Also, when are you eating? Are you getting pre-workout fuel with some good carbs and protein before every workout, and are you getting some quick-absorb carbs plus lots of protein immediately after? If not, I think the advice here and here could make a big difference for you.

    Other than that, IMHO a low-carb diet can support the level of exercise you're doing. If supplementing doesn't help, you might try cutting down on carbs again (at least the bad ones!) and see if that makes a difference, as the brain-fog/out-of-gas feeling ("ugh, this sucks, I want to stop...") thing can be caused by an insulin spike/crash. More glucose doesn't always translate to more stamina.
    posted by vorfeed at 2:14 PM on September 12, 2011

    All of the above?

    I found that after about five-six months of Crossfit, I was much harder on myself. I no longer thought of myself as a beginner or gave myself permission to slow down and focus on just getting through the workout. I also started comparing my performance with the more serious people, rather than the other more casual attendees and newbies. Which, of course, was going to end badly because many of them have been training for several years (or their whole lives) and work out 2+ hours daily.

    The 3-6 month period is also when newbie gains begin to peter out. No one will ever gain skills and strength as quickly as they will in those first few months of a new program. Now is when you work on settling in - make this a lifestyle and a real habit. Focus on staying happy, balanced, uninjured and well rested, so that you can continue on this path for the foreseeable future.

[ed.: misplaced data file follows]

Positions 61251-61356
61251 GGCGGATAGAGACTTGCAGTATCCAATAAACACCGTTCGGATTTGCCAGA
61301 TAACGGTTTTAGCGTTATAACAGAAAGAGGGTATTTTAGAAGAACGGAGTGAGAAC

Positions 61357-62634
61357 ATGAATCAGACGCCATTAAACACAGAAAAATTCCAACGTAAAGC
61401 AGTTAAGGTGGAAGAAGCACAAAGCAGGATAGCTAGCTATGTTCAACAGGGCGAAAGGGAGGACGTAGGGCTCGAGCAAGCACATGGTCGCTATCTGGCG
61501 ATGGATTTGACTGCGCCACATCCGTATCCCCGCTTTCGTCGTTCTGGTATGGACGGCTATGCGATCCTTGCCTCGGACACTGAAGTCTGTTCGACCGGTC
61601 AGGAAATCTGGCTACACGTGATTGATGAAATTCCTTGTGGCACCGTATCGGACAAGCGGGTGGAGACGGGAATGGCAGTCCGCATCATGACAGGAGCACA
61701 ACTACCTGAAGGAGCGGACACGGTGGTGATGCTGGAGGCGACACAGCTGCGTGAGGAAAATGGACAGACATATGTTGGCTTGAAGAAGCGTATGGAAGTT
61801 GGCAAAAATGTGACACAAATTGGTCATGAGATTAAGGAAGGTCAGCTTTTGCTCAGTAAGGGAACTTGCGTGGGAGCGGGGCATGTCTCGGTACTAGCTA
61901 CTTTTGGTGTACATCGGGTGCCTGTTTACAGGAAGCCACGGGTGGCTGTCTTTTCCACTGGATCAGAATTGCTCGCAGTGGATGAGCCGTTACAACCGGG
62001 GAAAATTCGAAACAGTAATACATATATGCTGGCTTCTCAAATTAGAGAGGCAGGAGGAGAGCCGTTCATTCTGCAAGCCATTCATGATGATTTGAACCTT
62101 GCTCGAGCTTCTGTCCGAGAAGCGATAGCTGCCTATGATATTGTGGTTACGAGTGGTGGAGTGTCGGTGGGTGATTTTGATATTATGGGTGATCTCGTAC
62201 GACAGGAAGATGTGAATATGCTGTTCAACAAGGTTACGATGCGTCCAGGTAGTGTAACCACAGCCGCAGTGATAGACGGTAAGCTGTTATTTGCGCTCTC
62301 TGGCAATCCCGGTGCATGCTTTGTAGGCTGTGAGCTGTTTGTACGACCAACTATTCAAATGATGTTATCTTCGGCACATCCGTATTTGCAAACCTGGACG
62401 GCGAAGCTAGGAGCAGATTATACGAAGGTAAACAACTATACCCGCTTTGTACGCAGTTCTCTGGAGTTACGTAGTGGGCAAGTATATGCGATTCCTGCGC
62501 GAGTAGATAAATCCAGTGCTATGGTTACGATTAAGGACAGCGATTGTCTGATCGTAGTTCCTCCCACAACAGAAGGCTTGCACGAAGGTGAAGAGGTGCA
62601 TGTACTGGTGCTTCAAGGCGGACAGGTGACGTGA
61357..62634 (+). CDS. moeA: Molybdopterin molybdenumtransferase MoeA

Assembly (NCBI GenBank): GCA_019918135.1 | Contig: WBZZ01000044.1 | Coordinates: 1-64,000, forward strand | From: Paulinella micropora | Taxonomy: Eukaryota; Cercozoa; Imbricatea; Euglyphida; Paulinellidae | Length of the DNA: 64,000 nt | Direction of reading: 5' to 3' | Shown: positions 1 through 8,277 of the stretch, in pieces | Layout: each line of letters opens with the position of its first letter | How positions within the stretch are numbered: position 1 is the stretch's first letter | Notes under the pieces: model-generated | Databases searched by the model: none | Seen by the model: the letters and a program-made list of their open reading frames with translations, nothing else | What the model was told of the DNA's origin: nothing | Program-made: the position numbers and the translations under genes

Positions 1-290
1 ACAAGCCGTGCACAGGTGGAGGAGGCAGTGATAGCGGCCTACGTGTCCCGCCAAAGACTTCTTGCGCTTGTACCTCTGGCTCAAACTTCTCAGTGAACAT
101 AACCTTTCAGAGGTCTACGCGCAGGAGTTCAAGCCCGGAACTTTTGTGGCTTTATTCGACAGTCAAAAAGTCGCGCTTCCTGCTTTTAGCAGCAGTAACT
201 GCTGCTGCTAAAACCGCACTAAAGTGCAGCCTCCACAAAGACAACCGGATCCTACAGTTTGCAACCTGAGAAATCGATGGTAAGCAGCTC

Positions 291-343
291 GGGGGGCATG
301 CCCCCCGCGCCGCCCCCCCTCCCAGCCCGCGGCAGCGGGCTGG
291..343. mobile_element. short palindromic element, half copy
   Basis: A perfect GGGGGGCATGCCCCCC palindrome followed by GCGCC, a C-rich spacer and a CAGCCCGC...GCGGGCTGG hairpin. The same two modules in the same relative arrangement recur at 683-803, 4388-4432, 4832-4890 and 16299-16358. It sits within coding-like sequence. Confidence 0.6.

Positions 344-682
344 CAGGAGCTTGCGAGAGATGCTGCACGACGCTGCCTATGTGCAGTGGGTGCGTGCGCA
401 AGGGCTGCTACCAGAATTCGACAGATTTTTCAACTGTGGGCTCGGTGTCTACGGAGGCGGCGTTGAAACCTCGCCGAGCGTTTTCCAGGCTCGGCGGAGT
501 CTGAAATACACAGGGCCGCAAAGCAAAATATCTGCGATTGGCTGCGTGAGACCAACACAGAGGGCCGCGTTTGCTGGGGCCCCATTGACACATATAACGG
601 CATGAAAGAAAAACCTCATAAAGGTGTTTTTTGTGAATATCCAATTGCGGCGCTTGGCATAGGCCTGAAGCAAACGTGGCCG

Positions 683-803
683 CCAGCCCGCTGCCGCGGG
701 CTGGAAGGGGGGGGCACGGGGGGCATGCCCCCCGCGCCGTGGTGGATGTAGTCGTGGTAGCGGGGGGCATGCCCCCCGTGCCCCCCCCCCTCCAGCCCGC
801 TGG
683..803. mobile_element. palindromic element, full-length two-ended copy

I never used to believe in food quality as a primary driver of health, but last month I specifically cut out some bad carbs/foods in an attempt to increase my running times by losing a couple of pounds... I didn't lose any weight but I got very significantly and noticeably leaner (hai abs!). So instead of thinking of it as carbs vs. low-carb, try to shift over to good carbs like sweet potatoes and other vegetables.
    posted by pekala at 2:28 PM on September 12, 2011 [1 favorite]

    The answers are already in your question:

    It could be a mental thing.

    You recently had a chest infection (can take a long time to completely recover from these, I know from experience), and more importantly, you're a smoker. Not even going to touch that except for my stern <em> tag.

    You are eating worse than before! Just because you're taking in more carbs doesn't mean your body is going to perform better. You admit yourself that you're eating junky food.